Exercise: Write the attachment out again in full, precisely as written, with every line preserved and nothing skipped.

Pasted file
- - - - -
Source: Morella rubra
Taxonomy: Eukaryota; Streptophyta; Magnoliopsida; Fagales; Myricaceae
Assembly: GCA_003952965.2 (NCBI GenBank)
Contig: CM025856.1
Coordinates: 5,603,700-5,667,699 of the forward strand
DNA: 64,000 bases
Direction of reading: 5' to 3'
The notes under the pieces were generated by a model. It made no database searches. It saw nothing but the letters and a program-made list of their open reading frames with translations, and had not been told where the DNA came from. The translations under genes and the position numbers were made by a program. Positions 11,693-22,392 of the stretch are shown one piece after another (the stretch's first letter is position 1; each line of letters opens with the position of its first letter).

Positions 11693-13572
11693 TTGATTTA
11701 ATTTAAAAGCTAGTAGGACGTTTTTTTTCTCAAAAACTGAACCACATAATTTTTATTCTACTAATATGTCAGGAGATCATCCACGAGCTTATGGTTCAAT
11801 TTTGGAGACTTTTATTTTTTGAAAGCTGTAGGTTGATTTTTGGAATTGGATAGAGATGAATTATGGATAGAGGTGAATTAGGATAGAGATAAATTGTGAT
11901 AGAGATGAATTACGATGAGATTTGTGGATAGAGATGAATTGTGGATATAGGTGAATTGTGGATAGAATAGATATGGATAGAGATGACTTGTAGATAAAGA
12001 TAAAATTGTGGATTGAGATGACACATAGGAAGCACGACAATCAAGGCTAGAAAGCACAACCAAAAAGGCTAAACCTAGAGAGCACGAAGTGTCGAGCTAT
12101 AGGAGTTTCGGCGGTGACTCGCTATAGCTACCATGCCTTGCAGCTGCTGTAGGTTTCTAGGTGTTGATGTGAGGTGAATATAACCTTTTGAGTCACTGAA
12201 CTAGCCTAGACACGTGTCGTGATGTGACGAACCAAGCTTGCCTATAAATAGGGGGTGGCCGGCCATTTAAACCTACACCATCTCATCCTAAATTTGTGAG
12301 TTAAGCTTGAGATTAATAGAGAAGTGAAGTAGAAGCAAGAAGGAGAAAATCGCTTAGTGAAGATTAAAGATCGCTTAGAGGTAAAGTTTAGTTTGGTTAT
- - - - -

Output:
Source: Morella rubra
Taxonomy: Eukaryota; Streptophyta; Magnoliopsida; Fagales; Myricaceae
Assembly: GCA_003952965.2 (NCBI GenBank)
Contig: CM025856.1
Coordinates: 5,603,700-5,667,699 of the forward strand
DNA: 64,000 bases
Direction of reading: 5' to 3'
The notes under the pieces were generated by a model. It made no database searches. It saw nothing but the letters and a program-made list of their open reading frames with translations, and had not been told where the DNA came from. The translations under genes and the position numbers were made by a program. Positions 11,693-22,392 of the stretch are shown one piece after another (the stretch's first letter is position 1; each line of letters opens with the position of its first letter).

Positions 11693-13572
11693 TTGATTTA
11701 ATTTAAAAGCTAGTAGGACGTTTTTTTTCTCAAAAACTGAACCACATAATTTTTATTCTACTAATATGTCAGGAGATCATCCACGAGCTTATGGTTCAAT
11801 TTTGGAGACTTTTATTTTTTGAAAGCTGTAGGTTGATTTTTGGAATTGGATAGAGATGAATTATGGATAGAGGTGAATTAGGATAGAGATAAATTGTGAT
11901 AGAGATGAATTACGATGAGATTTGTGGATAGAGATGAATTGTGGATATAGGTGAATTGTGGATAGAATAGATATGGATAGAGATGACTTGTAGATAAAGA
12001 TAAAATTGTGGATTGAGATGACACATAGGAAGCACGACAATCAAGGCTAGAAAGCACAACCAAAAAGGCTAAACCTAGAGAGCACGAAGTGTCGAGCTAT
12101 AGGAGTTTCGGCGGTGACTCGCTATAGCTACCATGCCTTGCAGCTGCTGTAGGTTTCTAGGTGTTGATGTGAGGTGAATATAACCTTTTGAGTCACTGAA
12201 CTAGCCTAGACACGTGTCGTGATGTGACGAACCAAGCTTGCCTATAAATAGGGGGTGGCCGGCCATTTAAACCTACACCATCTCATCCTAAATTTGTGAG
12301 TTAAGCTTGAGATTAATAGAGAAGTGAAGTAGAAGCAAGAAGGAGAAAATCGCTTAGTGAAGATTAAAGATCGCTTAGAGGTAAAGTTTAGTTTGGTTAT